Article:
"Not even once!"
 
I am getting over the flu, so no chance of squeezing whole sentences out of me, instead only point form:

1. Yes, Iran does have it pretty shitty for women.

2. However, like we should talk in North America. The Girls Gone Wild/girl raunch phenomenon is just the most extreme example of the fashion extremes women are forced to choose from. And plastic surgery - when parents give their 16-year-old daughters boob jobs for their birthdays, I say we're just as bad. At our most benign, we've got What Not to Wear.


3. No wait, at our most extreme for women, can I point out our very sexist rape laws? That very few cases here ever result in a conviction. That when there is a conviction, it's less than 3 years. (Unless of course the perpetrator is non-white.)

4. While the chaador sucks to wear, most awfully in hot weather, the hijab used to be the sort of formal wear you could slip on if you had nothing to wear. In that form, it seems to be the Persian version of the little black dress.

5. Western culture sometimes forgets that Europe had consumption laws for centuries. Until a generation ago in parts of Europe, traditional women still refused to go out without their kerchiefs on their heads. In the twenties in North America vice squads specifically went after women who didn't wear coats over their bathing suits.

6. Using the right of women as a way to point out the condition of women in "those" countries is not a useful argument for pointing out that "those" people are bad because we're just as guilty with our own women. Besides, after the Taliban was ousted, the US refused to get involved in helping women in any way (if you need the reference, I can spend a couple days next week tracking down the quotes). So why should we argue for the rights of Iranian women if we're not going to do anything about it and turn our backs on them if we were to be in a position to help them? (And I doubt you're ever dated Canadian men, so how can you know how badly they behave?)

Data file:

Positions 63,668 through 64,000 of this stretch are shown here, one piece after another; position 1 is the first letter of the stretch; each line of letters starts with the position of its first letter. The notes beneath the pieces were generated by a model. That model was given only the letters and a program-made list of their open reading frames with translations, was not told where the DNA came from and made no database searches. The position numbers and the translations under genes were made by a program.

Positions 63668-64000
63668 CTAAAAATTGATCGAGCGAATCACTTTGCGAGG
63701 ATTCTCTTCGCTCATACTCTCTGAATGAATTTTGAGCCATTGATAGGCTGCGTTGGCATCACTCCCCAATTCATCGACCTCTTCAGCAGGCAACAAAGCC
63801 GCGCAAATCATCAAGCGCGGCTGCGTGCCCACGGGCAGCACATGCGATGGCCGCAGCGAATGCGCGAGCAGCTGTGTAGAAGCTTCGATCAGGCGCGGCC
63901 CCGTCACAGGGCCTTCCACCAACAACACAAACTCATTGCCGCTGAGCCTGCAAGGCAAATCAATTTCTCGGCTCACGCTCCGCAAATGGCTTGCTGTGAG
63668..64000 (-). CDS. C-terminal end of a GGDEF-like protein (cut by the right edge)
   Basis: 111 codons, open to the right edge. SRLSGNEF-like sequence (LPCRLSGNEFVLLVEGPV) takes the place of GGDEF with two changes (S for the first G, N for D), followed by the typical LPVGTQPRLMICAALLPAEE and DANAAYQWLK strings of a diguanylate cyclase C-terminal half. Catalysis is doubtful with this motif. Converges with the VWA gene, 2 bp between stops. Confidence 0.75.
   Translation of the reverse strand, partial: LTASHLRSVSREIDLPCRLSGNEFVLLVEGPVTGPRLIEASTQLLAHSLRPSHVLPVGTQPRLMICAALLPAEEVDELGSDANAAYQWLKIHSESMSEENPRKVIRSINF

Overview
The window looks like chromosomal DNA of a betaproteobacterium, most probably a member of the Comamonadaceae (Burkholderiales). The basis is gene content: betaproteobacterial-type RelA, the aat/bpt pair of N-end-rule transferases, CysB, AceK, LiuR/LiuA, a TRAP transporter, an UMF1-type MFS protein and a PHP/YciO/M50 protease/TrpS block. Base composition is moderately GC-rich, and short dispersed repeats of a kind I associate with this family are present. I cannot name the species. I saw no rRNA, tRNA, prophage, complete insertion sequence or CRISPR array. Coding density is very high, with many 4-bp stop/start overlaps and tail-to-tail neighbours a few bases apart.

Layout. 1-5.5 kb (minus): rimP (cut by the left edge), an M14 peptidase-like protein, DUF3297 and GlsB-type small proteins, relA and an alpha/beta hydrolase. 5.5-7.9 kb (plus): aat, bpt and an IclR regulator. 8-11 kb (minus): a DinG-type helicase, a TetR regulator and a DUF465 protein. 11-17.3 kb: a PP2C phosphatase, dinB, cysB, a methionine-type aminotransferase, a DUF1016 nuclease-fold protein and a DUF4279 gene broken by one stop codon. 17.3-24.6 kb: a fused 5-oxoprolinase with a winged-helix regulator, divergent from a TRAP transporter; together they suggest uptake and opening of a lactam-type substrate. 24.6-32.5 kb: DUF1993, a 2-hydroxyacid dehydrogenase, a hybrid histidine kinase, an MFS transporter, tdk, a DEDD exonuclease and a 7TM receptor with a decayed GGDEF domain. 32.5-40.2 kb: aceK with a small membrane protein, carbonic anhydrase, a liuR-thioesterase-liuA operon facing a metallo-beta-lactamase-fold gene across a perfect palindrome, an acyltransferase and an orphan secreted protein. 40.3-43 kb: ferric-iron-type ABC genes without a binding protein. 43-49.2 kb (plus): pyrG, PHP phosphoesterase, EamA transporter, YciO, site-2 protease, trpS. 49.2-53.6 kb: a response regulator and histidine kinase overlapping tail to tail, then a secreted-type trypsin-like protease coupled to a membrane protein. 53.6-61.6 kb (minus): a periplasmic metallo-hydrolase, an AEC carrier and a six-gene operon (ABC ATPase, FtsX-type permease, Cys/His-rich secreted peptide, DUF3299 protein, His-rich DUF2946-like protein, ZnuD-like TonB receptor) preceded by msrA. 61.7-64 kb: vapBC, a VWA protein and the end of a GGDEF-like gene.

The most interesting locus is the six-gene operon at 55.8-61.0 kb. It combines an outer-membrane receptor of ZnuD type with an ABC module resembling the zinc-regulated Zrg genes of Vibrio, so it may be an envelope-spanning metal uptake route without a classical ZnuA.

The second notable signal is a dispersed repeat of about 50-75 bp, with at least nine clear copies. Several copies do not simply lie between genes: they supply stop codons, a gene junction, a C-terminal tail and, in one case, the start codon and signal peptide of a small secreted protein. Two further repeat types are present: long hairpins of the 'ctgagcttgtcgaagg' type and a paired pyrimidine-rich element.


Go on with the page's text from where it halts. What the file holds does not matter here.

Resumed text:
7. My point in bringing up these quotes is that there is a lot wrong with Canada. Well, every country has something wrong with it, but I live in Canada, so I speak only of my experiences.

8. While Canadian society has much that Iranian society lacks, Canadian society lacks a culture. We don't have any real holidays - Christmas is laughable and Halloween (a real community event) is on the wane. Without a culture, I see a group of people with no direction. I see this in the new generation of children who communicate with their friends via email or text messaging but not speech, the de-cluttering craze (which has popped up because of the rampant materialism as people buy what they don't need), that we don't know our neighbours, etc. Obviously, essays can be written on each topic. But whatever. I'm just as addicted to the internet as teens today. Plus it's not like I'm baking cookies for the brownies or anything either. Yeah, I am an integral part of Canada's soullessness. I'm more interested in the next point.